Questions:
Answers:

Another possible solution, that worked for me:

Currently, react-router-redux is in beta and npm returns 4.x, but not 5.x. But the @types/react-router-redux returned 5.x. So there were undefined variables used.

Forcing NPM/Yarn to use 5.x solved it for me.

Questions:
Answers:

In my case, one of the exported child module was not returning a proper react component.

const Component = <div> Content </div>;
instead of
const Component = () => <div>Content</div>;

The error shown was for the parent, hence couldn’t figure out.

Questions:
Answers:

I was having the same issue and realized that I was providing an Undefined React component in the JSX markup. The thing is that the react component to render was dynamically calculated and it ended up being undefined!

The error stated:

Invariant Violation: Element type is invalid: expected a string (for built-in components) or a class/function (for composite components) but got: undefined. You likely forgot to export your component from the file it’s defined in. Check the render method of C.,

The example producing this error:

var componentA = require('./components/A');
var componentB = require('./components/B');

const templates = {
  a_type: componentA,
  b_type: componentB
}

class C extends React.Component {
  constructor(props) {
    super(props);
  }
  
  // ...
  
  render() {
    //Let´s say that depending on the uiType coming in a data field you end up rendering a component A or B (as part of C)
    const ComponentTemplate = templates[this.props.data.uiType];
    return <ComponentTemplate></ComponentTemplate>
  }
  
  // ...
}

The problem was that an invalid “uiType” was provided and therefore this was producing undefined as result:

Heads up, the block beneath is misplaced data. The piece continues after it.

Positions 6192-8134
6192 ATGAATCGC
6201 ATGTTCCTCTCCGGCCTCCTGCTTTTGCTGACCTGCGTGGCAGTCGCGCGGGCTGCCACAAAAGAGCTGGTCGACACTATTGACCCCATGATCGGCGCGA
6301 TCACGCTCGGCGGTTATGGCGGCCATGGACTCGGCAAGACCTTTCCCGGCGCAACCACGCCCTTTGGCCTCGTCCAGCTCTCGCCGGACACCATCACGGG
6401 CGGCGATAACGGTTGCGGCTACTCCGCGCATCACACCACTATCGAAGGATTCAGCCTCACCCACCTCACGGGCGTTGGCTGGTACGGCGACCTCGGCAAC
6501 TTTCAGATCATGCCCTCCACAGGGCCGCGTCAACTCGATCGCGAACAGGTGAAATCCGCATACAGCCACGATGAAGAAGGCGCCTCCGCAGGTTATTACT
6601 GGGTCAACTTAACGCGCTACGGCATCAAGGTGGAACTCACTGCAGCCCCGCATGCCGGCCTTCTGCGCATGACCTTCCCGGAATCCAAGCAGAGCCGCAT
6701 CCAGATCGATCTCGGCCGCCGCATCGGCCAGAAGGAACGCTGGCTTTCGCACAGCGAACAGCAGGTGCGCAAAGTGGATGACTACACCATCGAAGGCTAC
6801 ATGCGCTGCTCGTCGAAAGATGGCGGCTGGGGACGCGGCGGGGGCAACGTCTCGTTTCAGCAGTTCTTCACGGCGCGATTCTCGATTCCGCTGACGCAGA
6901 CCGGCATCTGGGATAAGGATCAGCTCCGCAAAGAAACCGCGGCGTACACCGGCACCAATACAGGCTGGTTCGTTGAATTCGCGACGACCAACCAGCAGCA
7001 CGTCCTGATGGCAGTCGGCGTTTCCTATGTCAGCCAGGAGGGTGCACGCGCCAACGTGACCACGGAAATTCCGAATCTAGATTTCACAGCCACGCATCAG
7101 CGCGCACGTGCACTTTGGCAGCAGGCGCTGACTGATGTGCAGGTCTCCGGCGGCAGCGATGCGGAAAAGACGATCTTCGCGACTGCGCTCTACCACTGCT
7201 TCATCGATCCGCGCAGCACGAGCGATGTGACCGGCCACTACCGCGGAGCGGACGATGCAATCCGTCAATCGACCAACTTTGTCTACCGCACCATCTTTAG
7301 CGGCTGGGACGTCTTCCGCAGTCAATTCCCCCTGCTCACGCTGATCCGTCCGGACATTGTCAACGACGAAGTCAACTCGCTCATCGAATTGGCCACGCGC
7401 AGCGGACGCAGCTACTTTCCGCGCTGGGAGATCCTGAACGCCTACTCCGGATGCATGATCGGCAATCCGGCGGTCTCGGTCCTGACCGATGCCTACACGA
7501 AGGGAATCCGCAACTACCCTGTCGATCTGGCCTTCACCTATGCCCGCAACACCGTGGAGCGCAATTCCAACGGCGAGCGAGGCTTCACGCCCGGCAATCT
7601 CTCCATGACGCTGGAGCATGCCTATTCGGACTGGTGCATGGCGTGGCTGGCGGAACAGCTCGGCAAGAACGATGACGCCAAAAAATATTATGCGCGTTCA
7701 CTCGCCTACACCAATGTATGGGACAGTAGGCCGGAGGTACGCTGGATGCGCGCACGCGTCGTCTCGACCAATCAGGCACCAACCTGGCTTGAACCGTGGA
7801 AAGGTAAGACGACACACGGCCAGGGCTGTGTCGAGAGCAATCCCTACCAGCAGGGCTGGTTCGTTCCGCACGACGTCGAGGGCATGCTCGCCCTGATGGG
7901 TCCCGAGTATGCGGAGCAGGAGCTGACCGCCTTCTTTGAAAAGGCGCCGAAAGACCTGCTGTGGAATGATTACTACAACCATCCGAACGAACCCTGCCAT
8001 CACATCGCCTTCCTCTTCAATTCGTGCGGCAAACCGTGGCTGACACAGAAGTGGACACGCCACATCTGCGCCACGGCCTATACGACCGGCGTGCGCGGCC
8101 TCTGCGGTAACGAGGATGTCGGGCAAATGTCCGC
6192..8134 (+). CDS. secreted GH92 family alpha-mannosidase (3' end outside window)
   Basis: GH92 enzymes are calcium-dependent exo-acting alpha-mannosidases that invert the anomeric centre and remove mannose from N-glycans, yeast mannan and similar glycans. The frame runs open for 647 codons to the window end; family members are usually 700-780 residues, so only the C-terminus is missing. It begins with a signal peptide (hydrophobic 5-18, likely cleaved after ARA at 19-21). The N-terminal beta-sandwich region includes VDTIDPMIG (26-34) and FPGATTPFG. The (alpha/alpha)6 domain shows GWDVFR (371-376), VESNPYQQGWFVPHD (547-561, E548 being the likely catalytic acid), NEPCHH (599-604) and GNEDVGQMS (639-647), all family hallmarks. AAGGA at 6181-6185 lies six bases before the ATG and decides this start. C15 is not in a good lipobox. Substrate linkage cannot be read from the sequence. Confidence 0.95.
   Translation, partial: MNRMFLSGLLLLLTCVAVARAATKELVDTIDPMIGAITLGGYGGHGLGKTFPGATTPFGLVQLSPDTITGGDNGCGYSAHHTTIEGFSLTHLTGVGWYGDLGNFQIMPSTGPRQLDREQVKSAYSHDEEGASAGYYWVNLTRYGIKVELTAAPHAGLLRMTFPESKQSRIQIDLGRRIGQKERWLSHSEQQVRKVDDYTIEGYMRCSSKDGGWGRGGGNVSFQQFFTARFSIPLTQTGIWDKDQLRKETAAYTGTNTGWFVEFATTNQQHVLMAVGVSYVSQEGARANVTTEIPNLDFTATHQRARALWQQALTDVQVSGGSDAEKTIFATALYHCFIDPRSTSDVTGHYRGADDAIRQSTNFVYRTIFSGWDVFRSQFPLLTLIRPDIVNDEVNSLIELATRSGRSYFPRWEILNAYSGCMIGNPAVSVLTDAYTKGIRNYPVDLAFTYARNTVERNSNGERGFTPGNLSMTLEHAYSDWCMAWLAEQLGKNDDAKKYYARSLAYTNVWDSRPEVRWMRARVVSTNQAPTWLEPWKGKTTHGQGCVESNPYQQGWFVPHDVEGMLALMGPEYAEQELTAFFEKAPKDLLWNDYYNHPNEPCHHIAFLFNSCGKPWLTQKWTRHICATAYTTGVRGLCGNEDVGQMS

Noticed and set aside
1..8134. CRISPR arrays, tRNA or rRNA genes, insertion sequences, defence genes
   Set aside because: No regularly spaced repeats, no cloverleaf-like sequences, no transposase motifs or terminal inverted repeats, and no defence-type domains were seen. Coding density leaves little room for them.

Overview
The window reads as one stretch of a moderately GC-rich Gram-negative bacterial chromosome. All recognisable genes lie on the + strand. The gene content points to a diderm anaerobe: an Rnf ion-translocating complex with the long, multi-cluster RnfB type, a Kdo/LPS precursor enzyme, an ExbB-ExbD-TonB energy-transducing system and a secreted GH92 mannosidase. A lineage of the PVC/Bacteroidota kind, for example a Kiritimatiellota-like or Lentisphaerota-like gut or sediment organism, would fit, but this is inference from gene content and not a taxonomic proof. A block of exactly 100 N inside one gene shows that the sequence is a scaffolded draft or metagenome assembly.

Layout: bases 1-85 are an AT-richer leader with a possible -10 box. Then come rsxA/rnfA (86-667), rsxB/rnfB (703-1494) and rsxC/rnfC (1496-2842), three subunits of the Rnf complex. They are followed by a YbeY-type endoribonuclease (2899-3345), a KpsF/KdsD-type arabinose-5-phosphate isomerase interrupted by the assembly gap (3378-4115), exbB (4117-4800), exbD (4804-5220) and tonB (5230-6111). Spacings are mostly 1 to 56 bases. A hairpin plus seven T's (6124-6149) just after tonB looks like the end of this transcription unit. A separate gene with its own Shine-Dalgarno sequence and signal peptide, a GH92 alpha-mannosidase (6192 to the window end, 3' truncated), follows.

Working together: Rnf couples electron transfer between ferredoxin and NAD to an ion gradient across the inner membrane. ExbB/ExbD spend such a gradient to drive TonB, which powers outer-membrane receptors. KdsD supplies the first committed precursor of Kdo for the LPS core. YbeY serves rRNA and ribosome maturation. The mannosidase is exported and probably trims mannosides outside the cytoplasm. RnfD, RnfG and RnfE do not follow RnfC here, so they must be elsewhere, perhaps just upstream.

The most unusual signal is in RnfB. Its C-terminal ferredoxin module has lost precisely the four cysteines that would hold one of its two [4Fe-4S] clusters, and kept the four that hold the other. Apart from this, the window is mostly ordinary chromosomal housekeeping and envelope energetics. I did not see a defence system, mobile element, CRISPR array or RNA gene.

templates['InvalidString']

Questions:
Answers:

Just as a quick addition to this. I was having the same problem and while Webpack was compiling my tests and the application was running fine. When I was importing my component into the test file I was using the incorrect case on one of the imports and that was causing the same error.

import myComponent from '../../src/components/myComponent'

Should have been

import myComponent from '../../src/components/MyComponent'

Note that the import name myComponent depends on the name of the export inside the MyComponent file.

Questions:
Answers:

In my case, the import was happening implicitly due to a library.

I managed to fix it by changing

export class Foo

to

export default class Foo.

Questions:
Answers:

import Rating from 'src/components/Rating';

vs

import Rating from 'src/components/Rating.js';

the second one worked for me.

Questions:
Answers:

I ran into this error when I had a .jsx and .scss file in the same directory with the same root name.

So, for example, if you have Component.jsx and Component.scss in the same folder and you try to do this:

import Component from ./Component

Webpack apparently gets confused and, at least in my case, tries to import the scss file when I really want the .jsx file.

I was able to fix it by renaming the .scss file and avoiding the ambiguity. I could have also explicitly imported Component.jsx

Questions:
Answers:

For me it was that my styled-components were defined after my functional component definition. It was only happening in staging and not locally for me. Once I moved my styled-components above my component definition the error went away.